Agencies

[Federal Register Volume 80, Number 99 (Friday, May 22, 2015)]
[Proposed Rules]
[Pages 29569-29571]
From the Federal Register Online via the Government Publishing Office [www.gpo.gov]
[FR Doc No: 2015-12204]


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COURT SERVICES AND OFFENDER SUPERVISION AGENCY FOR THE DISTRICT OF 
COLUMBIA

28 CFR Part 810

RIN 3225-AA00


Community Supervision: Administrative Sanctions and GPS 
Monitoring as a Supervision Tool

AGENCY: Court Services and Offender Supervision Agency for the District 
of Columbia.

ACTION: Proposed rule.

-----------------------------------------------------------------------

SUMMARY: In this document, the Court Services and Offender Supervision 
Agency for the District of Columbia (CSOSA) is proposing to amend its 
current rule regarding the conditions of release requirements for 
offenders under CSOSA supervision. In addition, CSOSA will expand the 
language of the regulation to detail and provide notice of when CSOSA 
Community Supervision Officers will use electronic monitoring as a tool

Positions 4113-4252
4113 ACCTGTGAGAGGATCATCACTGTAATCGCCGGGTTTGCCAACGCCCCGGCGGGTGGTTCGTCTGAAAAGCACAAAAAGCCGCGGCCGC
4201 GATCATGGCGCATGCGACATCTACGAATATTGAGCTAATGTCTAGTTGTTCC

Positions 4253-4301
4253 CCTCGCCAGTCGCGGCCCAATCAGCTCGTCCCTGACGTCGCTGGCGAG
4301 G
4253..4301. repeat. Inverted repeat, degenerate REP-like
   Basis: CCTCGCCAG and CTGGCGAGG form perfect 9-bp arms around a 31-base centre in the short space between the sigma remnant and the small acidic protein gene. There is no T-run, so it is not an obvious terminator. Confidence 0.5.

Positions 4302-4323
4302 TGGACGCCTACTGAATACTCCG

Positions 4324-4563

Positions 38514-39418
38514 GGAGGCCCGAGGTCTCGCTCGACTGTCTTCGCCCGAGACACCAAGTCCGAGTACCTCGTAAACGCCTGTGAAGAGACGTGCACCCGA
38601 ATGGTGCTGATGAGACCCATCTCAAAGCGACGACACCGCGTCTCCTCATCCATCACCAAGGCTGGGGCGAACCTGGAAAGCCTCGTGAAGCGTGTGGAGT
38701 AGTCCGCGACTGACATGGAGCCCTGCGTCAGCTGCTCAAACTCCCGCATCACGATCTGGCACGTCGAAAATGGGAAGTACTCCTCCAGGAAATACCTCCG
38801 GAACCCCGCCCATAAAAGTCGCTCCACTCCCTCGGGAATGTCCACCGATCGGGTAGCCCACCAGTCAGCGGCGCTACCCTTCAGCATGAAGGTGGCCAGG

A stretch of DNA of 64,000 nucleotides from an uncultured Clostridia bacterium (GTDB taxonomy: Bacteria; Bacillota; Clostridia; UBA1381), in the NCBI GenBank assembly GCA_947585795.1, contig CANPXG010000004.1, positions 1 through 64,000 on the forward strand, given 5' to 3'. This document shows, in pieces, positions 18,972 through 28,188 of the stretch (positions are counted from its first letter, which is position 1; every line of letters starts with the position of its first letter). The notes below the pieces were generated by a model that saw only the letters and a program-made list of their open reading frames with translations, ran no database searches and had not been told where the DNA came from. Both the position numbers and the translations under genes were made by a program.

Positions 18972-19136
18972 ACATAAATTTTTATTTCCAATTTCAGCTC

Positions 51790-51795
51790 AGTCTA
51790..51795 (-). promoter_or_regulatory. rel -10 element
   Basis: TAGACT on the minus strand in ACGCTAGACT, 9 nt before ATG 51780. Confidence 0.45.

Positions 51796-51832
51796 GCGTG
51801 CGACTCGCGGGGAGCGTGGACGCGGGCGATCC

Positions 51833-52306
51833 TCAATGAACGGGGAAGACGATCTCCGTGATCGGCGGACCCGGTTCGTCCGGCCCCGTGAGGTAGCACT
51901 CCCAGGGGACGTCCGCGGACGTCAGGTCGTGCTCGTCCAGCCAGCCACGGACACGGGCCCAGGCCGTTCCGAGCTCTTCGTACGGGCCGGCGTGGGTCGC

to assist in supervision.

DATES: Comments must be submitted July 21, 2015.

ADDRESSES: Address all comments concerning this proposed rule to the 
Office of General Counsel, CSOSA, 13th Floor, 633 Indiana Avenue NW., 
Washington, DC 20004.

FOR FURTHER INFORMATION CONTACT: Stephanie Carrigg, Assistant General 
Counsel, at (202) 220-5352 or by email at stephanie.carrigg@csosa.gov. 
Questions about this publication are welcome, but inquiries concerning 
individual cases cannot be answered over the telephone.

SUPPLEMENTARY INFORMATION: The Court Services and Offender Supervision 
Agency for the District of Columbia (CSOSA) is proposing to amend its 
regulations concerning the conditions of release requirements for 
offenders under CSOSA supervision. Specifically, these regulations 
pertain to the conditions of release that are imposed on an offender 
when under CSOSA supervision; specifically, the requirement to maintain 
a certain frequency of face-to-face contact with one's community 
supervision officer, and the conditions of release that are articulated 
in the accountability contract that the offender signs with CSOSA. 
These regulations also detail the consequences that an offender may 
face for violating the conditions of his or her supervision.
    With this amendment, CSOSA will revise the language to reflect that 
the regulations apply to probationers as well as parolees, and to 
offenders who are under supervised release. In addition, CSOSA will 
expand the language of the regulation to detail and provide notice of 
when CSOSA Community Supervision Officers will use electronic 
monitoring as a tool to assist in supervision. Currently, the 
regulations only reference electronic monitoring as an administrative